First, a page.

Sunday, 9 March 2008

Cops Lie Again

Image - Met Police Diversity Unit on a days paint balling.

Interesting story in the Daily mail that the cops have discovered four police officers working as Al Qaeda spies in the Met. Yet they have not been sacked.

Police under the policy brought in by the corrupt politician David Blunkett are able to sack BNP members but not members of Muslim extremist groups.

The police are liars when they say they can sack muslim extremists from the police.


A recent case involving an idiot who was imprisoned for possessing replica fireams who was incidentally a BNP member got this quote from the police;

"If we were aware of anyone who was in Hizb ut-Tahrir I think we might pretty quickly conclude that was incompatible with being a police officer."

Superintendent Martin Mitchell, from Greenwich borough, southeast London, said: "Individuals like Hammond have no place within the Metropolitan police service.

"Where we identify those who are involved in criminality, or who have opinions that conflict with our intention to provide the best quality service to all communities, we will act quickly."


As long as the police officer is an ethnic then they wont get thrown out of the police force.

Look at Supt. Ali Dezai of the Met Police a thug who threatened to beat up and kill a woman he was having an affir with, who was suspected of passing information to Iranian spies and who was fiddling his expenses accounts.

He is going to be promoted next week because the arsehole Sir Ian Blair buckled under the pressure put on him by the racists in the Black Police Officers Association.

One law for the ethnics, one law for us.

Up to eight police officers and civilian staff are suspected of links to extremist groups including Al Qaeda.

Some are even believed to have attended terror training camps in Pakistan or Afghanistan.

Their names feature on a secret list of alleged radicals said to be working in the Metropolitan and other forces.

Astonishingly, many of the alleged jihadists have not been sacked because - it is claimed - police do not have the "legal power" to dismiss them.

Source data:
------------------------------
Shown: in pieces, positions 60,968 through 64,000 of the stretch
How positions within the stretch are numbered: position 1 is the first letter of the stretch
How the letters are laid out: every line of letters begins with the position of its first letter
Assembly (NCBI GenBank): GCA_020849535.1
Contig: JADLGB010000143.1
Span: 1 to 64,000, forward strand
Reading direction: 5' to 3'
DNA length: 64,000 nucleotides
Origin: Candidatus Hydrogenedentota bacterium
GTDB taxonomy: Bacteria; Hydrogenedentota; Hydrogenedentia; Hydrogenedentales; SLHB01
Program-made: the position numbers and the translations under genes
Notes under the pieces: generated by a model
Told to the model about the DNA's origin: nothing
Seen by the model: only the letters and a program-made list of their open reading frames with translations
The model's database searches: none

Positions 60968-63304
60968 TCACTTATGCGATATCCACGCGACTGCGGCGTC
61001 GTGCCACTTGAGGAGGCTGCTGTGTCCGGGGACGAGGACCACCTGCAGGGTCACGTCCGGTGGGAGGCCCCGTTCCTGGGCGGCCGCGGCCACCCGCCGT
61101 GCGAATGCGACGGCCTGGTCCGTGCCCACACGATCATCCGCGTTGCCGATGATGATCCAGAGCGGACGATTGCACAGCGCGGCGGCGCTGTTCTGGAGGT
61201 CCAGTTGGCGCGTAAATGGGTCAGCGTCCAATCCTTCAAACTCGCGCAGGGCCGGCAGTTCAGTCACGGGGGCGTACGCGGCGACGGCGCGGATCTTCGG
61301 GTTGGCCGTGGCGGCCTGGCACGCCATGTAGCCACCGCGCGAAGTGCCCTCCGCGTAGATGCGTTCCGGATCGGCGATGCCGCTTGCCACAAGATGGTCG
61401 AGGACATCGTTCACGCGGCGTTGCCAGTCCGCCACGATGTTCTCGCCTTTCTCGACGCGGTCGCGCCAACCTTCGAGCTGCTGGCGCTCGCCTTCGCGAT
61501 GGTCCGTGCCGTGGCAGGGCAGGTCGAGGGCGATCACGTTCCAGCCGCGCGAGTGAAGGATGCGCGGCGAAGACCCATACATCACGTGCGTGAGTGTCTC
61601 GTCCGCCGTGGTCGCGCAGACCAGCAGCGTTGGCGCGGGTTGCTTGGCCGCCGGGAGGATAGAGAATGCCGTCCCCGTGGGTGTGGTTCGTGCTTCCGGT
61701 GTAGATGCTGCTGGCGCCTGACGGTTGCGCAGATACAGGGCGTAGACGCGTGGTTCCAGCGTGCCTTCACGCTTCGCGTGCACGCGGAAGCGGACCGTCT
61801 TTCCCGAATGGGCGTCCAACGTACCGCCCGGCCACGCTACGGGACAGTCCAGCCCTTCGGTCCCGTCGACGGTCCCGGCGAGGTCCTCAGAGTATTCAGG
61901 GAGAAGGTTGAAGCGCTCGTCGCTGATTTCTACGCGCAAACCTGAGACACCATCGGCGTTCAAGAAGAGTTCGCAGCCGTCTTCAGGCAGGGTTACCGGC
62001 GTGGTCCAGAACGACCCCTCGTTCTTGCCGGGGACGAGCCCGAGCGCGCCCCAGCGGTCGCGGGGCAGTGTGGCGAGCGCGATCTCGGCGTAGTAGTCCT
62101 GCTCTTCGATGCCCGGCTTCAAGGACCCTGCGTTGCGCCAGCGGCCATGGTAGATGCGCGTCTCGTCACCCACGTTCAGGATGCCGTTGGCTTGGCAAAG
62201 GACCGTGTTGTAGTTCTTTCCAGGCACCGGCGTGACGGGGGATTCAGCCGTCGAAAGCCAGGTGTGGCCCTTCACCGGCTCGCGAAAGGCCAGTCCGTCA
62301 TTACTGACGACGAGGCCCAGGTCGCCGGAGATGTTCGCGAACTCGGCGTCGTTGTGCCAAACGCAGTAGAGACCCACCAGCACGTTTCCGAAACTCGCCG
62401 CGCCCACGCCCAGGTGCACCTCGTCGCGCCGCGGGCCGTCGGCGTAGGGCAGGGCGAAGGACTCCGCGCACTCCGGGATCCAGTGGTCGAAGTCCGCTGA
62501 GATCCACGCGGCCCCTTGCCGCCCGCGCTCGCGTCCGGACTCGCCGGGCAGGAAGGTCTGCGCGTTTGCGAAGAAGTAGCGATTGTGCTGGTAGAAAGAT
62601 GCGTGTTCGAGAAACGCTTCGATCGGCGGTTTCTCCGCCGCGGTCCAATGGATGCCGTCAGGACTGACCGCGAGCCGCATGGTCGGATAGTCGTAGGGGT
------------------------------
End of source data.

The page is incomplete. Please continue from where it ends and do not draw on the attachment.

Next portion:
We can also reveal that one suspected jihadist officer working in the South East has been allowed to keep his job despite being caught circulating Internet images of beheadings and roadside bombings in Iraq.

He is said to have argued that he was trying to "enhance" debate about the war.

Classified intelligence reports raising concerns about police staff's background cannot be used to justify their dismissal, sources said.

Instead, the staff who are under suspicion are unofficially barred from working in sensitive posts and are closely monitored. Political correctness is blamed for the decision not to sack them.

It is widely feared that "long-term" Al Qaeda sleepers are trying to infiltrate other public sector organisations in the UK.

In November last year, it was revealed that a leading member of an extremist Islamic group was working as a senior official at the Home Office.

MI5 has warned in the past that suspects with "strong links" to Osama Bin Laden's killers have tried to join the British security services and, in January, exiled radical Omar Bakri claimed that Islamic extremists were infiltrating the police and other public sector organisations.

Suspicions are growing that the gang behind the failed London bomb attacks could have received inside information about rescue procedures in the aftermath of an atrocity in the capital.

The Daily Mail can reveal that the second device parked near Haymarket was left at a designated "evacuation assembly point" where civilians and the emergency services would have gathered had the first bomb gone off.

Investigators are trying to establish whether the bombers knew the significance of the location.

Sources said it is unlikely that the Met is the only force which may have been infiltrated by Al Qaeda sympathisers.

Omar Altimimi, a failed asylum seeker jailed for nine years yesterday for hoarding manuals on how to carry out car bombings, had applied to work as a cleaner for the Greater Manchester force.

In a separate development, it is understood that a policeman was removed from his post after concerns about his conduct in the aftermath of a major anti-terrorist operation in the past two years.

For legal reasons, the Mail cannot reveal any more about the case.

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